Tuesday, 21 August 2012
Veterans' Affairs Legislation Amendment Bill 2012; Second Reading
It is with great pleasure that I rise tonight to speak on the Veterans’ Affairs Legislation Amendment Bill 2012 and the coalition's amendments. I will start by sharing a few thoughts and reflections about a recent trip I had the pleasure of taking with members of our Defence Force as part of the ADF parliamentary program. I spent five or six days with members and with the ship's company on HMAS Anzac. When we talk about veterans we are talking about people such as the crew of HMAS Anzacwho are going to spend the next 6½ months separated from their families. These are people who are dedicated to their job of protecting our interests in the Indian Ocean, the Gulf of Aden and the Red Sea against piracy, drug smuggling and people smuggling. These people are on board the ship 24/7, working to protect our nation, and many others, from pirates and others. My trip was a tremendous experience and, I think, very relevant given the topic that we are speaking about tonight.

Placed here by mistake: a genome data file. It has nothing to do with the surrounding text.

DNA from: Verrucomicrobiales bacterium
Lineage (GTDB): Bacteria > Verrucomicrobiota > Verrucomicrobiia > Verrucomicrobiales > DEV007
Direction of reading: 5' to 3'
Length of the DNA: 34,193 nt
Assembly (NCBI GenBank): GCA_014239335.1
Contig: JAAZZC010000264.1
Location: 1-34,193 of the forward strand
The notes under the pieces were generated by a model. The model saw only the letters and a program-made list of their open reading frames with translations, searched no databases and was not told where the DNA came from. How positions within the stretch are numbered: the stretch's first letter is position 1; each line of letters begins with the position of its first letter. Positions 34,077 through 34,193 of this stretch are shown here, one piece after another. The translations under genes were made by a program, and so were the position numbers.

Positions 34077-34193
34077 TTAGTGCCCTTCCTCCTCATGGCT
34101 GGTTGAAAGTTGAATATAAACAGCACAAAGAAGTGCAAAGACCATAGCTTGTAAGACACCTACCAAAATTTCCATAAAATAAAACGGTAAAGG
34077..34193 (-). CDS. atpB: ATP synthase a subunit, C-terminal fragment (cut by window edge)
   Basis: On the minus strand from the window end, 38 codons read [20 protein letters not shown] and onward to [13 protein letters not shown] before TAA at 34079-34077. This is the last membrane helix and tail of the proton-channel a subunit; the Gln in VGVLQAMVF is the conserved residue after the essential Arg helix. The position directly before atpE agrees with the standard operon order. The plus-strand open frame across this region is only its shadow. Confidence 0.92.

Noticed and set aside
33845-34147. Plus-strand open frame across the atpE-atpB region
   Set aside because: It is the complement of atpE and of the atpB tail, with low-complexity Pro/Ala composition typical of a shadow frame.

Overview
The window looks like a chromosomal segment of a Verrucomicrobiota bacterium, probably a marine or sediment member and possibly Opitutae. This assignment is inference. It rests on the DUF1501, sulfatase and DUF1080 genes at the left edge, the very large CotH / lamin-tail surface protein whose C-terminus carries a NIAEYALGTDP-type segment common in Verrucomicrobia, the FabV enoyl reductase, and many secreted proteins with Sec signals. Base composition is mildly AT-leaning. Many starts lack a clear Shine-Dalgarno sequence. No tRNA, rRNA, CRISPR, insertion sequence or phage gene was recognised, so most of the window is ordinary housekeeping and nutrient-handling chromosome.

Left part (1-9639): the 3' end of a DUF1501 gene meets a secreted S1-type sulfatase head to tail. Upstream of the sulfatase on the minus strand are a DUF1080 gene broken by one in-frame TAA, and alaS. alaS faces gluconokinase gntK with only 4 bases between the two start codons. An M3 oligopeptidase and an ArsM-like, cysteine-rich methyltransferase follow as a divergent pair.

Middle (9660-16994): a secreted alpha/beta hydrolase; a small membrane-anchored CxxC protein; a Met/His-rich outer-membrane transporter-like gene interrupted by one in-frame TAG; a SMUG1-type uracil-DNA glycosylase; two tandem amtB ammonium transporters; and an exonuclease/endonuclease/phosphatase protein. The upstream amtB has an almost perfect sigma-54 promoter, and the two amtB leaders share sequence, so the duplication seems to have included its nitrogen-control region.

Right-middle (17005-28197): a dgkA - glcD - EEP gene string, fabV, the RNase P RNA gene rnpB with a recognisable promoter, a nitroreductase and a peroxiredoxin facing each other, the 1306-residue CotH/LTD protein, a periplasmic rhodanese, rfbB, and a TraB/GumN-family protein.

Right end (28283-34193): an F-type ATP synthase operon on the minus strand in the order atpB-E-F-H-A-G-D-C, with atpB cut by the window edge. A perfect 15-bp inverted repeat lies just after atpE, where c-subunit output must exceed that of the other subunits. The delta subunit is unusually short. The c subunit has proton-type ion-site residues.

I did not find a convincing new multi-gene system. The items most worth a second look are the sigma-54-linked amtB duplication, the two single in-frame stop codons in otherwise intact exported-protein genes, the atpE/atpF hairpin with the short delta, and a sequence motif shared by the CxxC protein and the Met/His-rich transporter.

This bill seeks to amend the Veterans' Entitlements Act and other legislation to give effect to a few minor measures. These measures will clarify arrangements in terms of travel payments, provide for the more timely provision of special assistance and ensure that the debt recovery provisions and regulations within the Veterans' Entitlements Act are tidied up. They will make some technical amendments to the Military Rehabilitation and Compensation Act and rationalise maintenance income provisions. They will exempt bereavement payments from income for the purposes of the social security income test. They will exempt reimbursements made under the Repatriation Pharmaceutical Benefits Scheme from income tax. In addition we have moved some amendments to defer the debate on this until DFRDB and DFRB indexation is included. It is in these key areas that the legislation can be made better, and we as a coalition seek to do so.